The meaning of Nam Myoho Renge Kyo is Devotion to the Mystic Law of the Lotus Sutra or Glory to the Dharma of the Lotus Sutra. What is the Lotus Sutra?
The Lotus Sutra is a Mahayana sutra and reveals the true aspect of all phenomena and Shakyamuni’s true identity as the Buddha who attained enlightenment in an unimaginably distant past. In this sutra, Shakyamuni explains that all people can attain Buddhahood.
There are several Chinese translations of the Sanskrit text of this well-known Buddhist scripture. The widely revered translation of Kumarajiva is entitled ‘ The Lotus Sutra of the Beautiful Law’. In China and Japan, “Lotus Sutra” usually refers to this translation of Kumarajiva. Myoho-renge-kyo is the title of the Lotus Sutra. Nichiren Daishonin often uses the name ‘Lotus Sutra’ in his writings to refer to Nam-myoho-renge-kyo, or the Law which he called the essence of the Lotus Sutra.
The Buddha state is inherently present in all living things
The Lotus Sutra is considered one of the most important and influential sutras, or sacred scriptures, of Buddhism. It is of great value in Mahayana Buddhism, which has spread all over East Asia.
The core message is that Buddhahood – an inner state of life of absolute happiness, freedom from fear and from all illusions – is inherently present in all living things. By further developing this inner state of life, all people are able to overcome their problems and lead a fulfilled and active life and be at the heart of society.
Rather than pointing to impermanence and the consequent need to banish earthly desires and attachments, the Lotus Sutra emphasizes the lofty reality of the Buddha state inherent in all life. It is therefore a doctrine that deeply affirms the reality of everyday life and that encourages a deep commitment to others and human society as a whole.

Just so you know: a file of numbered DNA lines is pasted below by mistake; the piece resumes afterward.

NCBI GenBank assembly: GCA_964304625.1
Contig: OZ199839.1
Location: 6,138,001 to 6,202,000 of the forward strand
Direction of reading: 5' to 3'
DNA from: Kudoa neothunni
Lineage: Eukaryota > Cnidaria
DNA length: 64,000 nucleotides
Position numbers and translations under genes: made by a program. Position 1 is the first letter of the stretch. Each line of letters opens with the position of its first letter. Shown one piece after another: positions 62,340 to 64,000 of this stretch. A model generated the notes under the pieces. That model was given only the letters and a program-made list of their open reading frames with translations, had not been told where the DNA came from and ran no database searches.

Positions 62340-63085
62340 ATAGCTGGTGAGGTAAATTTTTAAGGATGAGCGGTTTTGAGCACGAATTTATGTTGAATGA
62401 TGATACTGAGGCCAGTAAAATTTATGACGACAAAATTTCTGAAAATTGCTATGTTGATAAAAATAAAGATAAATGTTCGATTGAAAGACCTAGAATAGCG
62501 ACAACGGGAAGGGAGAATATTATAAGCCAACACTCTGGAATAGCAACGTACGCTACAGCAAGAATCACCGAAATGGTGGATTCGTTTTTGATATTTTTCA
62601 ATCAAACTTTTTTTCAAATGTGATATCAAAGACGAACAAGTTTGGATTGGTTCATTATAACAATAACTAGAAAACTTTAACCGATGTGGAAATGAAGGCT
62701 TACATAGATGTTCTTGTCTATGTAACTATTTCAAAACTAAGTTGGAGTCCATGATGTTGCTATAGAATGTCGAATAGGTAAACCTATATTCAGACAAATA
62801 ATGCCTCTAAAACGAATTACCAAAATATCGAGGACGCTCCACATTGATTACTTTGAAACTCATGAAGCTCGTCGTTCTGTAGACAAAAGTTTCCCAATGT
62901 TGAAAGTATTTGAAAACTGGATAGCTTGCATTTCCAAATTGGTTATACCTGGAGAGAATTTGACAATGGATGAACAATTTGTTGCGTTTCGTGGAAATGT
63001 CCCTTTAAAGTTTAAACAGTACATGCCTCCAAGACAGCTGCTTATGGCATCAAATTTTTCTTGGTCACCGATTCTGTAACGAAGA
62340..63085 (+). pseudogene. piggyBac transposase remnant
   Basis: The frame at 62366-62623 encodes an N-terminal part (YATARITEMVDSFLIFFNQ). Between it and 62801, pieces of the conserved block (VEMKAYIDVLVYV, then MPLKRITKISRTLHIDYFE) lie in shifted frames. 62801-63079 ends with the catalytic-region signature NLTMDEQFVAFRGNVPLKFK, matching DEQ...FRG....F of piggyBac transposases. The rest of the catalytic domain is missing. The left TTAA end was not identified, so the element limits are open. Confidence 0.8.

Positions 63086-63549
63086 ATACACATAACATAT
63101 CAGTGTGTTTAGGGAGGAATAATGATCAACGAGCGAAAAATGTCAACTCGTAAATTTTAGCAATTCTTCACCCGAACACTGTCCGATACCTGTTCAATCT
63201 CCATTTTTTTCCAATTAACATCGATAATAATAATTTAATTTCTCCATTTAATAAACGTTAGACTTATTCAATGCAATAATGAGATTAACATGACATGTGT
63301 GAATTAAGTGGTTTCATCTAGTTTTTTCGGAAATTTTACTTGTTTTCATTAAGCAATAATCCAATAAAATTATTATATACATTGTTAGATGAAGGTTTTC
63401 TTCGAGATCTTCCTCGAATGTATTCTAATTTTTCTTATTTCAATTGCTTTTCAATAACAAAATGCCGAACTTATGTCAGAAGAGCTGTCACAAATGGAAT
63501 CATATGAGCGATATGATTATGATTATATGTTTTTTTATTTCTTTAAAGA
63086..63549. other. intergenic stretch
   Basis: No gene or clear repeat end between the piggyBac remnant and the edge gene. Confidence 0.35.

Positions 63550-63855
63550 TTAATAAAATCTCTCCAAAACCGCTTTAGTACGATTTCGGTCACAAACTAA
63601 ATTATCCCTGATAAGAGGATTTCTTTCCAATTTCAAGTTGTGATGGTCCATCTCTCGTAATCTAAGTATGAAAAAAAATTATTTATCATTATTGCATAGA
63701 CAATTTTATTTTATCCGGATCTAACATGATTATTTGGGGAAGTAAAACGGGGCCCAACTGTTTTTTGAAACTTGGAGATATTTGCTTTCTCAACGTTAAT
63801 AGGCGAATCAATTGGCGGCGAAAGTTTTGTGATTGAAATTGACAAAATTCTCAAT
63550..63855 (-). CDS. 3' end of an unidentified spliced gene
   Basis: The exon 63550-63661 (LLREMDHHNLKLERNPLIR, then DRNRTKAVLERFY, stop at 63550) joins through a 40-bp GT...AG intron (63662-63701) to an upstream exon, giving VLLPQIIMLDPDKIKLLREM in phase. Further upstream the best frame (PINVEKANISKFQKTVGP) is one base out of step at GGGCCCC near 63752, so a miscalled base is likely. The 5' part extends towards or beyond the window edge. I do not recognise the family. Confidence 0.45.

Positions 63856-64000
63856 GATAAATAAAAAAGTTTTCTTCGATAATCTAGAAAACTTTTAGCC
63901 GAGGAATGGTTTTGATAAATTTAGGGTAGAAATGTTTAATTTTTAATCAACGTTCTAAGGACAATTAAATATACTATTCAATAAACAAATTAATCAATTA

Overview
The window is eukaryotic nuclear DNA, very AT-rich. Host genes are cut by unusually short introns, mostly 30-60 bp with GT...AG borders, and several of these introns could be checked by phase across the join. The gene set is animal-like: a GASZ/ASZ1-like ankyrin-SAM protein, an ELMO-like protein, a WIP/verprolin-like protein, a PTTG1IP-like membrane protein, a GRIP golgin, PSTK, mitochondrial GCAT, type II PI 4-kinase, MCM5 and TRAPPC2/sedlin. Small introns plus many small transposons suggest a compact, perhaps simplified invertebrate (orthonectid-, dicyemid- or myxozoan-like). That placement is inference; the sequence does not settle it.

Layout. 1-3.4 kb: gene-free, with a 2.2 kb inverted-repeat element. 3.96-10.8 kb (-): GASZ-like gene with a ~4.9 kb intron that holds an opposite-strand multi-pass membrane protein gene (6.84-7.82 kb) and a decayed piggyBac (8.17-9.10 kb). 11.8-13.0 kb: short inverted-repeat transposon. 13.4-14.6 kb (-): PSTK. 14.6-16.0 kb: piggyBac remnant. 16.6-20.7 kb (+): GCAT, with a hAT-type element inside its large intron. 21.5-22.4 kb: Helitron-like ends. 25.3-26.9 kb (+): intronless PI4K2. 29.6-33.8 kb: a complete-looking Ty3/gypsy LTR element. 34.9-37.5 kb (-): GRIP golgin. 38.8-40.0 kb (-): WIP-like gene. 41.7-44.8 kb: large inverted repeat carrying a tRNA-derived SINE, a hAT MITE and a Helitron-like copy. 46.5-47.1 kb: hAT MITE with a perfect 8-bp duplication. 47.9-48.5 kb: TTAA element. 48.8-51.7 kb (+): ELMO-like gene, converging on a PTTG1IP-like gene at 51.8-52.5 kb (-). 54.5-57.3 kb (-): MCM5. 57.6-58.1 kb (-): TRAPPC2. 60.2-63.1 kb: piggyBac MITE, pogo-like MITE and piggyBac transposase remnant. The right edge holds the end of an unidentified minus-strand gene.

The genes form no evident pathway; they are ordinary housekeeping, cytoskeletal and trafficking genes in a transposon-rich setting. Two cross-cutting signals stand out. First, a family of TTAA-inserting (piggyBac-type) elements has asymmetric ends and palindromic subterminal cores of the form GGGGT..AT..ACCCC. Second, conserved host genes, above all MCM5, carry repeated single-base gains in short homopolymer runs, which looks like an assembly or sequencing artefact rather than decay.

The Lotus Sutra is also unique among Shakyamuni’s teachings in that it opens the way for everyone to attain enlightenment, regardless of gender, race, social status or educational level. Therefore, the Lotus Sutra is seen as the profound expression of Shakyamuni’s compassion to open the way to enlightenment for all people.
There are several Chinese translations of the Lotus Sutra (Skt Saddharma-pundarika-sutra ; Chin Miao-fa-lien-hua-ching ; Jpn Myoho-renge-kyo ), including the 5th century translation of Kumarajiva (344-413) ‘ Lotus Sutra of the Beautiful Law, ”which was the most highly regarded and forms the basis of the teachings that have spread in China and Japan.
Lotus Sutra of the Beautiful Law
The Chinese Buddhist teacher T’ient’ai (538-97) divided the “Lotus Sutra of the Beautiful Law” into two parts: the first fourteen chapters he called the theoretical doctrine and the last fourteen chapters he called the essential doctrine. The theoretical teaching represents the preaching of the historical Shakyamuni who is depicted as attaining enlightenment during his lifetime in India.
In essential teaching, he casts off his provisional status as the historical Shakyamuni and reveals his true identity as the eternally enlightened Buddha. The most important part of the essential teaching, according to T’ient’ai, is the revelation of this original and eternally enlightened nature of the life of Buddha Shakyamuni.
Nearly 2,000 years after Shakyamuni’s death, Nichiren Daishonin, a 13th-century Japanese monk, restored the profound philosophy of the Lotus Sutra to its essence and transformed it into a practice that enables each individual to enter the Buddha state in their daily worries that is, the highest state of life.
The 16th chapter of the Lotus Sutra, which we recite daily as members of the SGI, concludes with the Buddha’s deep desire: “I constantly consult myself: how can I encourage all living beings to tread the unsurpassed way? , and let them acquire the body of the Buddha as soon as possible? ”